The preeminent Israeli author Amos Oz died on Friday after a short battle with cancer, his daughter said. He was 79.
“My beloved father has just passed away from cancer after a swift deterioration,” his daughter Fania Oz-Salzberger said in a brief statement. Oz died “peacefully in his sleep, surrounded by loved ones,” she said, calling on the public to respect the family’s privacy.
“Thank you to all who loved him,” she said.
Oz was Israel’s most widely read and best-known author, and was hailed by Israel’s president on Friday as the country’s “greatest writer.”
He won dozens of awards, including the Israel Prize and Germany’s Goethe Award, and his books have been translated into 45 languages. He had repeatedly been mentioned as a leading candidate for the Nobel Prize for Literature, but it eluded him.
Born Amos Klausner in Jerusalem in Mandatory Palestine in 1939, the city would provide a canvas for many of his works including “Black Box” (1987) and “In the Land of Israel.”
He is survived by his wife Nili and three children.
Considered one of the most accomplished authors in the history of Israeli literature, Oz was also among the country’s most vocal left-wing activists and supporters of a two-state solution.
“My Zionist starting point has always been simple: We are not alone in Israel and in Jerusalem, and neither are the Palestinians. We cannot become one happy family,” the author said in a 2015 interview.
“There is another way: They are not going anywhere, they have nowhere to go; we have nowhere to go. The house should be divided into two families,” said Oz, a co-founder of the Peace Now group.
After news of his death was announced on Friday afternoon, tributes poured in from across the political spectrum in Israel.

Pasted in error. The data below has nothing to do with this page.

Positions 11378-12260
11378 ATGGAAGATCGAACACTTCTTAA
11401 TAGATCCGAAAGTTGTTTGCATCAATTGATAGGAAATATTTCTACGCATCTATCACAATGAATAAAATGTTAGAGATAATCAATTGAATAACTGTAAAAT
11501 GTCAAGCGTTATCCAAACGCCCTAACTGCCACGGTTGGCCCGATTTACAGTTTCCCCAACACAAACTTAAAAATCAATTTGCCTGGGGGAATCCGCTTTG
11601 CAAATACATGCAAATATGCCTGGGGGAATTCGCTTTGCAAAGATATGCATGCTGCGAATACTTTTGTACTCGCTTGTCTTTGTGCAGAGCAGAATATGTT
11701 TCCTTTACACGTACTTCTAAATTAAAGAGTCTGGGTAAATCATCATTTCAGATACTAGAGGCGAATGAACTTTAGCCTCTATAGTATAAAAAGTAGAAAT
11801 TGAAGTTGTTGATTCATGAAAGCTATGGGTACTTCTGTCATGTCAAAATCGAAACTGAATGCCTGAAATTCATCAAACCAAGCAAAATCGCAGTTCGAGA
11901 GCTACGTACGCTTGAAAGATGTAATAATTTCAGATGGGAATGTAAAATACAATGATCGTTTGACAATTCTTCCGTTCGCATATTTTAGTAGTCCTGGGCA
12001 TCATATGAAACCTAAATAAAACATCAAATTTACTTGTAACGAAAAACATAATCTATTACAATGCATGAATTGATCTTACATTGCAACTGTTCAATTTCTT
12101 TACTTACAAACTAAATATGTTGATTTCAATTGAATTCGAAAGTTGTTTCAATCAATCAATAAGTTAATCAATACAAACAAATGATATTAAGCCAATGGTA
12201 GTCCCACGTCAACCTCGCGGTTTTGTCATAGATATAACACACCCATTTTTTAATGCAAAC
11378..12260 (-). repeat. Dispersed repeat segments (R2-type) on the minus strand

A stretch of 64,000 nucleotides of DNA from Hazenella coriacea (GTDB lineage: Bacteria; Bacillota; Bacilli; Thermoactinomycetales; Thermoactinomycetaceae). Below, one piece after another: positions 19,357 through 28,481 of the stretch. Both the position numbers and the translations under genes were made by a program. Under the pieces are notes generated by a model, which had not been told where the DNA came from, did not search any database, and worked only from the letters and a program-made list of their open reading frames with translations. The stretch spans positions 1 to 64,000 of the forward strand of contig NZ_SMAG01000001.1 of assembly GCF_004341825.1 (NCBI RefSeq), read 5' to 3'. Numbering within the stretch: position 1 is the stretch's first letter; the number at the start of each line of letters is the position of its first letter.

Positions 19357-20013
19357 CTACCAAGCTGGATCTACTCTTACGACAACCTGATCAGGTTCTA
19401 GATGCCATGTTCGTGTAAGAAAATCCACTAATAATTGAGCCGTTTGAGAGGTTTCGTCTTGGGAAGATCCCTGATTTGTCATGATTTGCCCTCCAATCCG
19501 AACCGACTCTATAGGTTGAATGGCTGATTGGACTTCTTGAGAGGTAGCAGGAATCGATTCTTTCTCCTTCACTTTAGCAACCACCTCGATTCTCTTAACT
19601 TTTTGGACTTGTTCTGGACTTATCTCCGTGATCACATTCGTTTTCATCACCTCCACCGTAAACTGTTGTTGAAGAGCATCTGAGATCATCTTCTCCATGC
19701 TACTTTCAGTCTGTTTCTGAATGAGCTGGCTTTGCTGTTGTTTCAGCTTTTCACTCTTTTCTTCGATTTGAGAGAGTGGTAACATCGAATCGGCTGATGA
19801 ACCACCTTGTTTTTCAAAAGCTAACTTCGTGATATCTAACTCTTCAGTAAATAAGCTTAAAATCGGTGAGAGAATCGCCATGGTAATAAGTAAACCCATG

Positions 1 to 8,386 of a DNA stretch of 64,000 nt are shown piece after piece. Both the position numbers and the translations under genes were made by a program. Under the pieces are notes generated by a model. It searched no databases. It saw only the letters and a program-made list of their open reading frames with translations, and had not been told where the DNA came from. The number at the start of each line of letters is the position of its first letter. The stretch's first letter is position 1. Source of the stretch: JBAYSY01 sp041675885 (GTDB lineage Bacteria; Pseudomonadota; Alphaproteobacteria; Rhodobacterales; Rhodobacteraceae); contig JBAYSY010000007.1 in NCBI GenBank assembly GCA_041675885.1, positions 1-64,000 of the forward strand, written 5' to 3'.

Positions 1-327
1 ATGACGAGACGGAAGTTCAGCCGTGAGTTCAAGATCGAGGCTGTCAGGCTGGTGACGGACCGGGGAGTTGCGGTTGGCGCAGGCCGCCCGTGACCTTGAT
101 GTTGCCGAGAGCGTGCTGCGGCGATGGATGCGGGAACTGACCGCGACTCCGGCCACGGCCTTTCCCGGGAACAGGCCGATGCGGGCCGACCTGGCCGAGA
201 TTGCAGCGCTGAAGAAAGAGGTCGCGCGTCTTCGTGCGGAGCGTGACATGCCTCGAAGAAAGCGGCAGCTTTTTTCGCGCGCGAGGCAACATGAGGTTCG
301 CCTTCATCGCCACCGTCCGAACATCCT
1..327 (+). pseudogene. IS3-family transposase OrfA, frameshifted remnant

“A tale of love and light, and now great darkness,” said President Reuven Rivlin, referring to Oz’s “A Tale of Love and Darkness,” which was turned into a film by Natalie Portman. “A Tale of Love and Darkness,” the autobiographical story that portrayed three generations of Jewish life in Jerusalem, was published in 2002.
“Sadness has descended on us,” Rivlin said, calling Oz “our greatest writer,” and “a giant of the spirit.”
Prime Minister Benjamin Netanyahu, who was in Brazil, called Oz “one of the greatest ever authors” in Israeli history.
“He greatly contributed to the renewal of Hebrew literature, with which he deftly and emotionally expressed important aspects of the Israeli experience,” Netanyahu said. “Even though we had differences of opinion in many fields, I greatly appreciate his contributions to the Hebrew language and the renewal of Hebrew literature. His words and his writings will continue to accompany us for many years.”
“Amos Oz will be remembered as a giant! His writing has influenced generations of Israelis, Jews and followers all over the world,” said Isaac Herzog, the chairman of the Jewish Agency and former head of the Labor party. “His original and rich language, his moral strength and fight for justice and peace will be his eternal legacy. Heartfelt condolences to his family!”
Culture Minister Miri Regev, who was often at odds with Oz politically, said his works “resounded around the world and inspired all our hearts.”
Ayman Odeh, head of the Joint (Arab) List party, hailed him as a man of equality. “I met Amos Oz a number of times and even when we argued (quite a lot!) he was a partner who stood for equality, ending the occupation and peace,” he said. “He was not afraid to speak his mind and was an exceptional talent.”
The comedy of unhappy families
Oz was the only child of parents who emigrated from Russia and Poland to help establish a homeland for the Jews.
As a teen he rebelled against his upbringing, looking to put behind what he felt was his parents’ world that glamorized Europe and the West, and instead was drawn to the young pioneers who built the early state.
“I secretly dreamed that one day they would take me away with them. And make me into a fighting nation too. That my life too would become a new song, a life as pure and straightforward and simple as a glass of water on a hot day,” he wrote.
His austere childhood in the final years of British-mandate Palestine — haunted by the Holocaust and the threat of war for the land claimed by two peoples — would serve as a major theme of his literary works.